Dominick was a Portraits in Courage honoree and attended an awards ceremony at the Pentagon. While he was there, he met one of our Operation Homefront staff members. Dominick’s wife took a business card.

When the Griego family’s heat and AC unit stopped working efficiently, the family recalled their chance meeting with Operation Homefront and filled out an application for assistance—Dominick didn’t believe the family would qualify. “I didn’t think that I was a candidate for help because you can’t see my injuries,” said Dominick. “Sometimes I am also in denial about my injuries.”

“The original heating unit was oil and the new unit is natural gas,” said Cecilia. “We all have allergies which was sometimes aggravated by the oil heat and it dried us out. This is different heat. We no longer have stress from worrying about fixing it. There is no way we could have done this without Operation Homefront’s help.”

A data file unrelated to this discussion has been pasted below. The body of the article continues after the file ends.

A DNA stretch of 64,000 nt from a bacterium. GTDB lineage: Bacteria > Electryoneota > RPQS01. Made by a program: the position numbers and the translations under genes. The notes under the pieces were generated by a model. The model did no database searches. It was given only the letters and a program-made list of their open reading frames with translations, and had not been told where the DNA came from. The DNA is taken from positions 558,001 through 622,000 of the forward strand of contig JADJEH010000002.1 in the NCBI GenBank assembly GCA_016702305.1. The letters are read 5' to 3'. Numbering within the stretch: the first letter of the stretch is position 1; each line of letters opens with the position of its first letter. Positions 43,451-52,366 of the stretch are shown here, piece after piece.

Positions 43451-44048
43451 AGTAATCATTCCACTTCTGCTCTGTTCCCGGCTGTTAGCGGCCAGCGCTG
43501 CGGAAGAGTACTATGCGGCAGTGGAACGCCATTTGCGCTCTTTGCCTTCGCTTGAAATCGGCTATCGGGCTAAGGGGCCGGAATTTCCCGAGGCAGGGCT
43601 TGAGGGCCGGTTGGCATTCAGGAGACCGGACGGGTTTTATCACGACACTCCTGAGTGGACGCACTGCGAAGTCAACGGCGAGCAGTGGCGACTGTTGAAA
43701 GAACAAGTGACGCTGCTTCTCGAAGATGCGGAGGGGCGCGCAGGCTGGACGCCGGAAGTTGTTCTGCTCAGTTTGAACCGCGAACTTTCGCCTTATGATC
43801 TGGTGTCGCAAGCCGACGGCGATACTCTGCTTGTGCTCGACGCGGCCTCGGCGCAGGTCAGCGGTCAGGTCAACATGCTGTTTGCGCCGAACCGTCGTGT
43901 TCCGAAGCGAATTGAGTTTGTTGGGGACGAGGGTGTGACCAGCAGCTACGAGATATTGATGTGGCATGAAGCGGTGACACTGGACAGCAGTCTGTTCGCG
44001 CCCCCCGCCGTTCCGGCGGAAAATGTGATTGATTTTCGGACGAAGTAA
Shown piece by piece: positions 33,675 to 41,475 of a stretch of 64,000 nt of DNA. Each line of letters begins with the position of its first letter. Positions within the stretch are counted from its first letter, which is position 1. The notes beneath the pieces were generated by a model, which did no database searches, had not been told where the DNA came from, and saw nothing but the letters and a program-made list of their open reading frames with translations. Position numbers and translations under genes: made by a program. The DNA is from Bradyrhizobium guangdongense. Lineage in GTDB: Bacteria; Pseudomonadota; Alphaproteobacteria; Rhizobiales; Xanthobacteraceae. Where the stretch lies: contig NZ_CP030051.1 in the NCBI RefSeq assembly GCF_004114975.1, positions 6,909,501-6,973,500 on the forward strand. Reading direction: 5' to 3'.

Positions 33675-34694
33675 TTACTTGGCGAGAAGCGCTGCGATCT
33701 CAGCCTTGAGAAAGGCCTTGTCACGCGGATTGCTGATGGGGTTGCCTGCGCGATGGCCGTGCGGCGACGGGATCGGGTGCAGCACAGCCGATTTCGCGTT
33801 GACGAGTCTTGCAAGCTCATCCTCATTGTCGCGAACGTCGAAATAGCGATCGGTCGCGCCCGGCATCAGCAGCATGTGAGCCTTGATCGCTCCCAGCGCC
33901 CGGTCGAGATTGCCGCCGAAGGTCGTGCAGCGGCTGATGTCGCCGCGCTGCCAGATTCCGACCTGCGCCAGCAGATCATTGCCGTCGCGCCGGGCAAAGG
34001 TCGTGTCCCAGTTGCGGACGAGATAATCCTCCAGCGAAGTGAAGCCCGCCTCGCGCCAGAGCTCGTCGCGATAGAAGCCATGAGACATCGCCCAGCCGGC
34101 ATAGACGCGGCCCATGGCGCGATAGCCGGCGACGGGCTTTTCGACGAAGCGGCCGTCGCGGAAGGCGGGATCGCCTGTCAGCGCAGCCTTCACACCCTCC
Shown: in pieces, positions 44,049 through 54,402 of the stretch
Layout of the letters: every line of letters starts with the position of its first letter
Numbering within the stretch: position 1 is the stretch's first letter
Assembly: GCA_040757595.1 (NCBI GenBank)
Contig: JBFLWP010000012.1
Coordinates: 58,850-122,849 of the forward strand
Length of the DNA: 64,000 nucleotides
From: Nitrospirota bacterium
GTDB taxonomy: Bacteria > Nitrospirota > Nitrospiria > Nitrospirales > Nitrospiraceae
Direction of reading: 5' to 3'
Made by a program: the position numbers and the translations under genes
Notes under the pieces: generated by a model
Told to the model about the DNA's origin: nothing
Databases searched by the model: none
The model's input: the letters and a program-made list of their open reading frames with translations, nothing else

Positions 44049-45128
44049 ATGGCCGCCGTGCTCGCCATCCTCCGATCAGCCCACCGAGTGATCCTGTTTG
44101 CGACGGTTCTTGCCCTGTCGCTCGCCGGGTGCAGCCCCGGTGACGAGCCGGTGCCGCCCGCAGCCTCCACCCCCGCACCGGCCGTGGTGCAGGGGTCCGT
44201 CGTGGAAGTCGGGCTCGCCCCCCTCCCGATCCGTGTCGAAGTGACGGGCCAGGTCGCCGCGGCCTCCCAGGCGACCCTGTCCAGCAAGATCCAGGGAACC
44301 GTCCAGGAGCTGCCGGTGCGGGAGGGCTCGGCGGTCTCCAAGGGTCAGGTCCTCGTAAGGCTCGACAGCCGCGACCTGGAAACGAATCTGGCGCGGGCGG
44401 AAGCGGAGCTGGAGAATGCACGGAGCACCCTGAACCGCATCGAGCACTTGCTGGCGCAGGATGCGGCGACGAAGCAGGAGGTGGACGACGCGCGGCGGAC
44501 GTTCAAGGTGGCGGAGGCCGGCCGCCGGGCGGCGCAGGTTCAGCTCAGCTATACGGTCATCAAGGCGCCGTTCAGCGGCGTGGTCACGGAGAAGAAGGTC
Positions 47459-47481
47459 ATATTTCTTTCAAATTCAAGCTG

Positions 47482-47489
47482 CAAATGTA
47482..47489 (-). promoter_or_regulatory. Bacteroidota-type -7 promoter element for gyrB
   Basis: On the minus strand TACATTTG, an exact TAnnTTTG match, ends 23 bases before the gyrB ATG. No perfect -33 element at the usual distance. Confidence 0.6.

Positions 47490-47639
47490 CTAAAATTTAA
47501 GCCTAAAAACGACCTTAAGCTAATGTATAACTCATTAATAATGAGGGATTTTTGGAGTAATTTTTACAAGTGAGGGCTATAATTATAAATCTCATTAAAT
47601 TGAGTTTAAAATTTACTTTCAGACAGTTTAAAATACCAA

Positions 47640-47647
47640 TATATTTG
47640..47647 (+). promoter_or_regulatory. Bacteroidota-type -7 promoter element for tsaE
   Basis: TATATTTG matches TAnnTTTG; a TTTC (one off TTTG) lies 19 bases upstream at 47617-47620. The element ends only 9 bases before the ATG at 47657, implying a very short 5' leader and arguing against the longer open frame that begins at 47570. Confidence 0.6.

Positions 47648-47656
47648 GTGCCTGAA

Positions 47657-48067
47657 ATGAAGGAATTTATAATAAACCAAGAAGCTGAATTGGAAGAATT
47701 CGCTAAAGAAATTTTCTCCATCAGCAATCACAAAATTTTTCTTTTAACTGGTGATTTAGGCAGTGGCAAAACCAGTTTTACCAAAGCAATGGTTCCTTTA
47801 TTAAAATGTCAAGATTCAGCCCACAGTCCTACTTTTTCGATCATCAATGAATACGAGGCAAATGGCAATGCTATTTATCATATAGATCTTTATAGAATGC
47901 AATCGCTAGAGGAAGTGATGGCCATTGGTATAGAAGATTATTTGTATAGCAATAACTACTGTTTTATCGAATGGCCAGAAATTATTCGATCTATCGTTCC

dom-griego-2“I am at home a lot,” said Dominick. “What you guys did was amazing. Because of my health, I had no motivation to mentally or physically address the AC issue. The lack of efficient heat and AC made the situation more miserable as I was recovering from surgeries and chemo.”

“A lot of people tell me thank you for your service,” said Dominick. “Because my wounds are not visible, people don’t understand. But to say thank you and then do something like your donors do to say thanks—to blindly give. That gesture is beyond words. What you and your donors do justifies and reinstates the reason why I serve and wear the uniform and would do anything to protect.”

Join in the conversation with us as we celebrate those veterans among us, by sharing stories of your own. Through Facebook or Twitter, please use the hashtag to share your own inspirational story of a veteran in your life

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devin-peterson-pic-2Yvette Peterson was nervous when she and her husband, Devin, decided to move. They had been living in her hometown of El Paso, Texas, and she had never lived far from her family. However, she and Devin both felt that it was time to move to Devin’s hometown of Fayetteville, North Carolina.

“I was excited to be near his family and near my sister in Raleigh, but I was scared to live so far away from Texas,” Yvette said. “We were all scared. My kids didn’t want to leave their friends.”